It's hard to believe that a cuisine eaten by nearly 100 million people could fly under the radar, yet that's exactly what Filipino food has done. But thanks to two critically acclaimed restaurants that opened in New York City in the past year and the fanatical enthusiasm of celebrated chefs like Minibar's José Andrés, that is changing fast. "With its many influences—Malaysian, Polynesian, Hispanic, Chinese, American—the variety of flavors and techniques that you find in Filipino cooking is exceptionally rich," Andrés says. The results can be spicy, sweet, or bracingly tart—or all of the above. And trendsetting chefs are reinventing the cuisine while keeping it rooted in the country's traditions.

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Where To Eat It Now

Clockwise from top left: pork-belly adobo, crispy pata, halo halo, and sizzling sisig at Pig and Khao.

Pig and Khao
New York City
Drawing inspiration from a stint living in Asia and her own Filipino heritage, Top Chef alum Leah Cohen has created a pork-centric menu that melds the eclectic flavors of her travels with crowd-pleasing bites like fried pork rinds (with five-spice powder and coconut vinegar) and a genre-bending quail adobo that is fried and slathered with soy sauce and vinegar. The sizzling sisig is the perfect share plate for packed communal tables at this Lower East Side spot.

New Orleans
Packed with off-duty chefs, this tiny pop-up tucked inside an Italian restaurant in the Central Business District serves surprisingly refined interpretations of Filipino classics, including chef Cristina Quackenbush's specialty—a stew of seafood in ginger and coconut milk that she deconstructs using freshly caught milkfish and shrimp and local, seasonal southern vegetables like okra and bitter melon.

Hapa SF
San Francisco
Chef William Pilz, who worked in the Michelin-starred kitchen at nearby Manresa, gives Filipino food a farmers'-market-driven spin from his haute-food truck. He serves organic flavor bombs, including lechong kawali (slow-roasted and deep-fried pork belly) and pinkabet (a vegetable stew).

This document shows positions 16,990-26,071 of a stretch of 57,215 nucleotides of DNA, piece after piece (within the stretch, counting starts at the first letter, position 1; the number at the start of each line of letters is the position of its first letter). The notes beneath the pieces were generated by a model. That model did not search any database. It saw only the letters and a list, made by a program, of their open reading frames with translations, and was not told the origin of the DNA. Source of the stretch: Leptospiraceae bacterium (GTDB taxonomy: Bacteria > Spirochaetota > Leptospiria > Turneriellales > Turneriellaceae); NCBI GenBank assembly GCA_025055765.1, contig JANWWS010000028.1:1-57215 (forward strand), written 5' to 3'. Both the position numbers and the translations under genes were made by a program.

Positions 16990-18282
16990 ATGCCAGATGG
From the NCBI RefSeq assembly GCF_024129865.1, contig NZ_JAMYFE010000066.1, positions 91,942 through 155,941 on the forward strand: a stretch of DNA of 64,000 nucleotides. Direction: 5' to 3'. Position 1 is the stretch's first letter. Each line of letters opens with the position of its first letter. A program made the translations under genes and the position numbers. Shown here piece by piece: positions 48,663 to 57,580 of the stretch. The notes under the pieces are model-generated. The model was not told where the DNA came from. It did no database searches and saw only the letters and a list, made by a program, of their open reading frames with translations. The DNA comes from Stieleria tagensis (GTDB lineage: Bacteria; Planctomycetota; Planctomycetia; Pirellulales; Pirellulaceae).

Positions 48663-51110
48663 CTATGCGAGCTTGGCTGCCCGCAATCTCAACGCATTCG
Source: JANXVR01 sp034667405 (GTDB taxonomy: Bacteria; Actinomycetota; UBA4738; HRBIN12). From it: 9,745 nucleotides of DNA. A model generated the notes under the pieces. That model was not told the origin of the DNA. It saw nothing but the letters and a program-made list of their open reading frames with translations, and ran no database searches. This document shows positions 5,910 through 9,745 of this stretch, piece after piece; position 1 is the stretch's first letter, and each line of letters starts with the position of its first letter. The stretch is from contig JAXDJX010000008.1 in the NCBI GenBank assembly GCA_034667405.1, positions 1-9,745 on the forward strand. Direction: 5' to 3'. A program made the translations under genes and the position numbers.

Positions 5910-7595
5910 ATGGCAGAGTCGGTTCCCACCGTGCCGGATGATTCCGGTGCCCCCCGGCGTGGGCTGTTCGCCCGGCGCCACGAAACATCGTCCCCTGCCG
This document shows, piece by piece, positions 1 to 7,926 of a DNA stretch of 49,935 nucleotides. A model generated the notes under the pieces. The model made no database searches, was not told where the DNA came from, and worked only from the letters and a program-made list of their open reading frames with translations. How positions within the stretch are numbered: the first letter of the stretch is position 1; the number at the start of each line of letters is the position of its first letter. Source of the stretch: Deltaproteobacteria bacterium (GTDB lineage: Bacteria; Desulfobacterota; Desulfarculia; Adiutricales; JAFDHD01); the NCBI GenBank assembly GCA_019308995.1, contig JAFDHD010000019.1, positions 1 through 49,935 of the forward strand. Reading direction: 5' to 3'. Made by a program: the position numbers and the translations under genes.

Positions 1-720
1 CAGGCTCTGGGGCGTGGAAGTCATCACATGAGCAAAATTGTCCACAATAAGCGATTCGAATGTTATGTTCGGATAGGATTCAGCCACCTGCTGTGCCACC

To The Jeepney Truck
Named for the exuberantly painted vehicles used for public transport in the Philippines, this can't-miss food truck serves gourmet takes on Filipino street food like pancit—pan-fried noodles with Chinese sausage and seasonal vegetables—and succulent marinated barbecued-pork skewers.

Jeepney Gastropub
New York City
Filipino flavors meet elevated pub grub at this East Village hot spot, where cross-cultural comfort food includes a burger made with longanisa, a garlicky sausage, and bicol express, roasted pork shoulder slow-braised in coconut milk and shrimp paste. Drink enough and you may work up the courage to try the Filipino delicacy balut, an embryonic duckling inside an eggshell.

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Deciphering the Menu

Banana Ketchup
A sweet condiment made from bananas, vinegar, salt, and sugar.

A fresh raw-fish salad, like ceviche.

The Filipino take on the egg roll can be filled with meat, seafood, or vegetables.

A soulful, sour soup often flavored with tamarind and simmered with meat or fish and vegetables.

Sizzling Sisig
A mix of pig jowls, ears, and cheeks seasoned with vinegar, kalamansi juice, onions, and chicken liver.

Suka Pinakurat
A condiment made from fermented coconut sap—a spicier version of coconut vinegar.

Smoked milkfish, sold as a street snack and used in noodle dishes.